U.S. Cracks Down on Chinese Companies for Security Concerns
WASHINGTON — The Biden administration on Thursday added 36 companies and organizations, including a major Chinese chip maker, to a so-called entity list that will severely restrict their access to certain products, software and technologies.
The action, which is aimed at further stymieing China’s efforts to develop advanced semiconductors, is the latest step in the Biden administration’s campaign to clamp down on China’s access to technologies that could be used for military purposes.
Administration officials say that China has increasingly blurred the lines between its military and civilian industries, prompting the United States to place restrictions on doing business with Chinese companies that may feed into Beijing’s military ambitions. In October, the administration announced sweeping limits on semiconductor exports to China, both from companies within the United States and in other countries that use American technology to make those products.
“Today we are building on the actions we took in October to protect U.S. national security by severely restricting the PRC’s ability to leverage artificial intelligence, advanced computing, and other powerful, commercially available technologies for military modernization and human rights abuses,” Alan Estevez, the under secretary of commerce for industry and security, said in a statement, referring to the People’s Republic of China.
Among the most notable companies added to the list is Yangtze Memory Technologies Corporation, a company that was said to be in talks with Apple to potentially supply components for the iPhone 14.
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The U.S. government says the targeted companies are producers and purveyors of technologies that could pose a significant security risk to the United States, like advanced chips that are used to power artificial intelligence and hypersonic weapons, and components for Iranian drones and ballistic missiles.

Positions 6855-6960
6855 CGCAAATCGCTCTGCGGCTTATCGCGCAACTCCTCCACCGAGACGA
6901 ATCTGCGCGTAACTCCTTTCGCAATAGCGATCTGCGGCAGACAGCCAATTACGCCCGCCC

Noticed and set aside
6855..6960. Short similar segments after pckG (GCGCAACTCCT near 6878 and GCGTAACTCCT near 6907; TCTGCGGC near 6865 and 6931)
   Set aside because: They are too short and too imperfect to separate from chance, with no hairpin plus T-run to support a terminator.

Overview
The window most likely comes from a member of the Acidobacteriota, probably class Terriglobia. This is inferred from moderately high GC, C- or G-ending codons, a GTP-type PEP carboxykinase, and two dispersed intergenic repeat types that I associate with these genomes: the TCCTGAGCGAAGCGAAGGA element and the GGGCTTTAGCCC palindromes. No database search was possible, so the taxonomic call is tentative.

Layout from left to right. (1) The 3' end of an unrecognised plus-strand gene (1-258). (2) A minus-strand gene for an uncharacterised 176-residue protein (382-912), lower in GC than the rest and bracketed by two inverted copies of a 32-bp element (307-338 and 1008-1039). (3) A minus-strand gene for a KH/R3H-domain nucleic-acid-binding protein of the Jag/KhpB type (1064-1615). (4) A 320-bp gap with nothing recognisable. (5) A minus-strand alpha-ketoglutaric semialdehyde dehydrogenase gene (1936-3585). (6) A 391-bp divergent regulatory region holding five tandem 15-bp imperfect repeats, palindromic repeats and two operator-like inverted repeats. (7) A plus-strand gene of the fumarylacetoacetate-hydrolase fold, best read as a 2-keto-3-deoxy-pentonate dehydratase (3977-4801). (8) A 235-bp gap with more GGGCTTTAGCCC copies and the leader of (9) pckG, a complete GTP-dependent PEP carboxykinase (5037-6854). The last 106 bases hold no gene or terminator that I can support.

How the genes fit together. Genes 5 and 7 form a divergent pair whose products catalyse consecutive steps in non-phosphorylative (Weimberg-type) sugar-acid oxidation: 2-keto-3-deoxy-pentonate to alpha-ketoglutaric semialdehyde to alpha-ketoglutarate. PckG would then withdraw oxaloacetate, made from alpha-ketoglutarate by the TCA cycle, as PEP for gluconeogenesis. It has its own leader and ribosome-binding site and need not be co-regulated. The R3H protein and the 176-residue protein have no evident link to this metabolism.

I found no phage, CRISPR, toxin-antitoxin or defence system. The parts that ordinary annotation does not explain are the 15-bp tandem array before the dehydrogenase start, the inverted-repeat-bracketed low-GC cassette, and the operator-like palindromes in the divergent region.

Some companies, including Y.M.T.C. and its Japanese subsidiary, were added to the list because the administration said they posed a significant risk of transferring sensitive items to other companies sanctioned by the U.S. government, including Huawei Technologies and Hikvision.
The Commerce department said that another entity, Tianjin Tiandi Weiye Technologies, was added for its role in aiding China’s campaign of repression and surveillance of Uyghurs and other Muslim minority groups in the Xinjiang Uyghur Autonomous Region, as well as providing U.S. products to Iran’s Islamic Revolutionary Guards Corps.
Twenty-three of the entities — in particular, those supplying advanced chips used for artificial intelligence with close ties to the Chinese military and defense industry, and two Chinese companies that were found to be supporting the Russian military — were hit with even tougher restrictions.
The companies will be subject to what’s known as the foreign direct product rule, which will cut them off from buying products made anywhere in the world with the use of American technology or software, which would encompass most global technology companies.
The Biden administration also said it would lift restrictions on some companies that had successfully undergone U.S. government checks that ensured their products weren’t being used for purposes that the government deemed harmful to national security.
As part of the restrictions unveiled in October, the Biden administration placed dozens of Chinese firms on a watch list that required them to work with the U.S. government to verify that their products were not being used for activities that would pose a security risk to the United States.
A total of 25 entities completed those checks, in cooperation with the Chinese government, and thus have been removed from the list. Nine Russian parties that were unable to clear those checks were added to the entity list, the department said.
A spokesperson for the Commerce Department said that the actions demonstrated that the United States would defend its national security but also stood ready to work in cooperation with companies and host governments to ensure compliance with U.S. export controls.